What conditions are viable for trailboarding?

The trailboard is designed and tested to be a comfortable ride in all conditions. You can glide on packed trails or carve fresh powder. Always make sure there is enough snow to cover obstacles like roots and rocks. Avoid icy conditions.

What should I wear on my feet?

You can wear your normal winter boots, hiking boots or snowboard boots. Whatever is most comfortable for you. We've found that boots with a little ankle support and an aggressive tread help when riding.

What's the difference between trailboarding and other options like splitboards, powsurfers, and snowskates?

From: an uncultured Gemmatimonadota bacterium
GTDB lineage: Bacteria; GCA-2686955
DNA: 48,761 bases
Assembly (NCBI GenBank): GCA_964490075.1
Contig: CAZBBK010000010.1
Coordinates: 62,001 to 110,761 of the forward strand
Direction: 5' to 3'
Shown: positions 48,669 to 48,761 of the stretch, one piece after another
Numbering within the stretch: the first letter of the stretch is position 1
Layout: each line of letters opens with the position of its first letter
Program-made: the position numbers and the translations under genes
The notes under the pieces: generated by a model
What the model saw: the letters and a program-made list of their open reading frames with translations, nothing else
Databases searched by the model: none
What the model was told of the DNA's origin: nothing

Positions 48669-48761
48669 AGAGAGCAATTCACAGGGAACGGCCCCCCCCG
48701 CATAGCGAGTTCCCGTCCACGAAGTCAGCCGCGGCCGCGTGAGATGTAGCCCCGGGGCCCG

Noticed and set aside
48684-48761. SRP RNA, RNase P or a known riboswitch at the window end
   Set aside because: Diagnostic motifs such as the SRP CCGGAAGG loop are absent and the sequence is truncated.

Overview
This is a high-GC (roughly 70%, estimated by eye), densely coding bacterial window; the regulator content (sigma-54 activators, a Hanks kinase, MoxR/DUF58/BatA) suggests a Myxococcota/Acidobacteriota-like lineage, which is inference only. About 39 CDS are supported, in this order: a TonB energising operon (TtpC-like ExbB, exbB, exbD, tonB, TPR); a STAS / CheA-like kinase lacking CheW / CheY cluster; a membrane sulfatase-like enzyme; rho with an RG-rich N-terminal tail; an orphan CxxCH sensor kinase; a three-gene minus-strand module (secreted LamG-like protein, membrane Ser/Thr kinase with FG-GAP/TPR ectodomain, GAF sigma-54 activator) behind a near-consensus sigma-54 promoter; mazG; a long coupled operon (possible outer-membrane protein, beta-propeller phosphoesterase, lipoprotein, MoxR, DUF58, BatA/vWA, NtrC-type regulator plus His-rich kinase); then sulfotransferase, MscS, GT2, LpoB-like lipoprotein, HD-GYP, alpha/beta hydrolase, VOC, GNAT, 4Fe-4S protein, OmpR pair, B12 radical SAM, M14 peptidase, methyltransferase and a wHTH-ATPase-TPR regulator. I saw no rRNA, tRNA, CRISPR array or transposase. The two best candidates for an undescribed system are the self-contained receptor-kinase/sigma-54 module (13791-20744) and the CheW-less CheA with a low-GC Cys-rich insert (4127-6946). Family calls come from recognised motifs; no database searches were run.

Splitting is great for backcountry snowboarding. It helps you navigate deep snow and traverse big mountains. However, in a lot of cases it is overkill to bring a splitboard on a hiking trail. Most trails don't require skis to navigate and it's tedious to convert to a snowboard. The only practical time to switch while splitting are for the larger downhill portions, which means you would miss out on a lot of chances to ride. Splitboards also require snowboard boots which are not ideal to wear on a hike. The trailboard is designed so you can quickly go from walking to riding on hiking trails without slowing down. We love splitboards and think they are perfect for what they are designed for. We just see a different use for the trailboard! Additionally, splitting is for big backcountry terrain, which many people don’t have access to in their area. We know this first hand growing up on the east coast. Powsurfers are great for charging mountains covered in fresh powder, but they struggle on packed snow because they have no edges. Snowskates are great for carving groomers at the resorts, but don't have the surface area to float on powder. The trailboard has edges for carving packed trails and lots of surface area for fresh pow pow along the way.